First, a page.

BUSN 5600: Accounting Theory and Practice
Students examine the accounting function and its role in modern business. Basic accounting theory and principles are examined, and some of the more important contemporary accounting developments are reviewed. Problems and cases are analyzed with an emphasis on situations from the student's own work experiences. This course is designed for consumers as opposed to producers of accounting.
There are no formal prerequisites to BUSN 5600. However, it is assumed the student has appropriate graduate level writing, mathematical, and analytical skills. Also, as for all graduate courses, the student must be disciplined and self-motivated.
Course Level Learning Outcomes
- 1. Students have basic knowledge of the concepts, technical rules of generally accepted accounting principles (GAAP), and the application of these rules to the business environment.
- - Students have basic knowledge of the concepts and technical rules of generally accepted accounting principles (GAAP). In addition, students can apply GAAP in specific business situations and analyze how GAAP affects financial reporting.
- 2. Students read, interpret, and analyze the primary financial statements and the annual report.
- - Students read, interpret, and analyze the annual report, including the primary financial statements (income statement, balance sheet, and the statement of cash flows) as well as the related notes and other disclosures accompanying the financial statements.
- 3. Students read and analyze the balance sheet.
- - Students read and analyze the balance sheet and make judgments about the financial condition of the firm.
- 4. Students read and analyze the income statement.
- - Students can read and analyze the income statement and make judgments about the profitability of the firm.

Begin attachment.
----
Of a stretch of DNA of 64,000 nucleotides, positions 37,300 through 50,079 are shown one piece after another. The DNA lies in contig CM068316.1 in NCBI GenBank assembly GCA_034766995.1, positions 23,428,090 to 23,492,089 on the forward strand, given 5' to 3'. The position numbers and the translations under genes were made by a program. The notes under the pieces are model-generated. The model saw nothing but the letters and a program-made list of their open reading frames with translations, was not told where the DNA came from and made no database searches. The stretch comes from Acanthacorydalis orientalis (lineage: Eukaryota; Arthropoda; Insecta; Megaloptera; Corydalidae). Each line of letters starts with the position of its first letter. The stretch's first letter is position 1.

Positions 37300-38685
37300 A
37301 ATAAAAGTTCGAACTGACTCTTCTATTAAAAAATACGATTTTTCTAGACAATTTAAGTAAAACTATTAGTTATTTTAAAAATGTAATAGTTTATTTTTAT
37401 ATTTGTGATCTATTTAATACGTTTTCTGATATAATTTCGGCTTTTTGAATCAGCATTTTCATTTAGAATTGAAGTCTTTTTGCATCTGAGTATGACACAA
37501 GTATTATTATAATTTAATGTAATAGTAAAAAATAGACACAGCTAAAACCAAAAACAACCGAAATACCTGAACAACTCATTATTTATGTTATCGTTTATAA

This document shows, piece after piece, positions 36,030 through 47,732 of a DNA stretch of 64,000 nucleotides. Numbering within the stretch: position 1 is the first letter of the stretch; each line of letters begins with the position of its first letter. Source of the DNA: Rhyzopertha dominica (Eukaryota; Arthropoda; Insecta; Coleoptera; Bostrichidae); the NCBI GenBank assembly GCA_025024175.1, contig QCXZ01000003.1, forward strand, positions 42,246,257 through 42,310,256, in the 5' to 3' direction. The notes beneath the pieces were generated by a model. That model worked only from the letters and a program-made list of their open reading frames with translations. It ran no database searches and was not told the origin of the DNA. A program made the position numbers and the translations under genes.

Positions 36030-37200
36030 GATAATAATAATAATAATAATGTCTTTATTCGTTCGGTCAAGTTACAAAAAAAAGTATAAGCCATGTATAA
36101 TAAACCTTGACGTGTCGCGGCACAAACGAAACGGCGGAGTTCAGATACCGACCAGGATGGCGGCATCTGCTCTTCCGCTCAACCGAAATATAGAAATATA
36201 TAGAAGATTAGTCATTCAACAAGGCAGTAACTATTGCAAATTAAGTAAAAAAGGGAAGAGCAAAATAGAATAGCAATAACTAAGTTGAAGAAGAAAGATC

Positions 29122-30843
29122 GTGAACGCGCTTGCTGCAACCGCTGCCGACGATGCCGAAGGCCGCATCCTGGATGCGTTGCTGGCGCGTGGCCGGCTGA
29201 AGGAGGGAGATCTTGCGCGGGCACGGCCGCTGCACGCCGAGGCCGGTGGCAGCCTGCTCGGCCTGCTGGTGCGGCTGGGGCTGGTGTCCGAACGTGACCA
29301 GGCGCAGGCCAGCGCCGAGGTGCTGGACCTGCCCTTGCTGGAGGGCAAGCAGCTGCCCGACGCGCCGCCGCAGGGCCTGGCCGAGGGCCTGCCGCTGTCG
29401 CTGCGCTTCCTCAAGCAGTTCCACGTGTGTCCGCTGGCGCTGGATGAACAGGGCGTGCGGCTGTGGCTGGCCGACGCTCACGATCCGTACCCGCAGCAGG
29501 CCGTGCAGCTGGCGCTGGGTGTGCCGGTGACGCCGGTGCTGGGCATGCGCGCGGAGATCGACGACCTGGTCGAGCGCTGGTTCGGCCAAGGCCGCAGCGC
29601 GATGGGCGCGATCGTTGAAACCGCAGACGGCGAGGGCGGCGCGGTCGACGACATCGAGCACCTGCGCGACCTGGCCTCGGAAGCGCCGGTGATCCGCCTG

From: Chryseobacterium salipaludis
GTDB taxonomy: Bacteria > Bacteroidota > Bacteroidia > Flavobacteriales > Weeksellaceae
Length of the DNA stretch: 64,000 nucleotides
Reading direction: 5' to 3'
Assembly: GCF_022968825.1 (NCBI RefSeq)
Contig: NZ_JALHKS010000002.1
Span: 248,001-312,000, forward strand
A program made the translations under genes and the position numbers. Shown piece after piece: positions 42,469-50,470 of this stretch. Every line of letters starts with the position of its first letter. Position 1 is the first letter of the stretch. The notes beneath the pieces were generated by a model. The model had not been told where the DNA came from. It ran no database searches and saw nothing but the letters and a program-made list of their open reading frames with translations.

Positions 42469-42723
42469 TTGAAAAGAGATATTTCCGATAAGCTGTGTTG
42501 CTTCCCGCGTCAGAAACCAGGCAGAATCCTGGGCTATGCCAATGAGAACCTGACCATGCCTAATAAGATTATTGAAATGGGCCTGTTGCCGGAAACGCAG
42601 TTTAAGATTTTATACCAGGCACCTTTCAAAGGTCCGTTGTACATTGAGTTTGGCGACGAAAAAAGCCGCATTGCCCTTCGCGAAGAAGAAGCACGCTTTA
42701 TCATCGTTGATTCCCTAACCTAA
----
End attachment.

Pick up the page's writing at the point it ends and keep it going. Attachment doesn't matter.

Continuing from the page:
- 5. Students read and analyze the statement of cash flows.
- - Students determine cash flows from operating, investing, and financing activities. In addition, students reconcile accrual accounting income with cash flows.
- 6. Students use accounting information to make judgments about firm performance.
- - Students use the financial statements to make informed judgments and decisions relative to the information presented in the financial statements, including trend analysis, profitability analysis (ROI and ROE), and liquidity analysis.
Please go to MBS Direct to find the appropriate textbooks for this course.
Please be aware when purchasing your textbooks that the International versions of the text may differ from the Domestic (North American) version required for your course.Click here for more information about textbooks for online courses..
The course will be concluded entirely online. Students are expected to participate in all course activities as assigned by the instructor. Course activities may include discussions, weekly assignments, quizes, case studies, and learner assessments. However, individual instructors may incorporate other activities into the course materials.
The GRADUATE catalog provides these guidelines adn grading options:
|A/A–||Superior graduate work|
|B+/B/B–||Satisfactory graduate work|
|C||Work that is barely adequate as graduate-level performance|
|CR||Work that is performed as satisfactory graduate work (B– or better). A grade of “CR” is reserved for courses designated by a department, involving internships, a thesis, practicums, or specified courses.|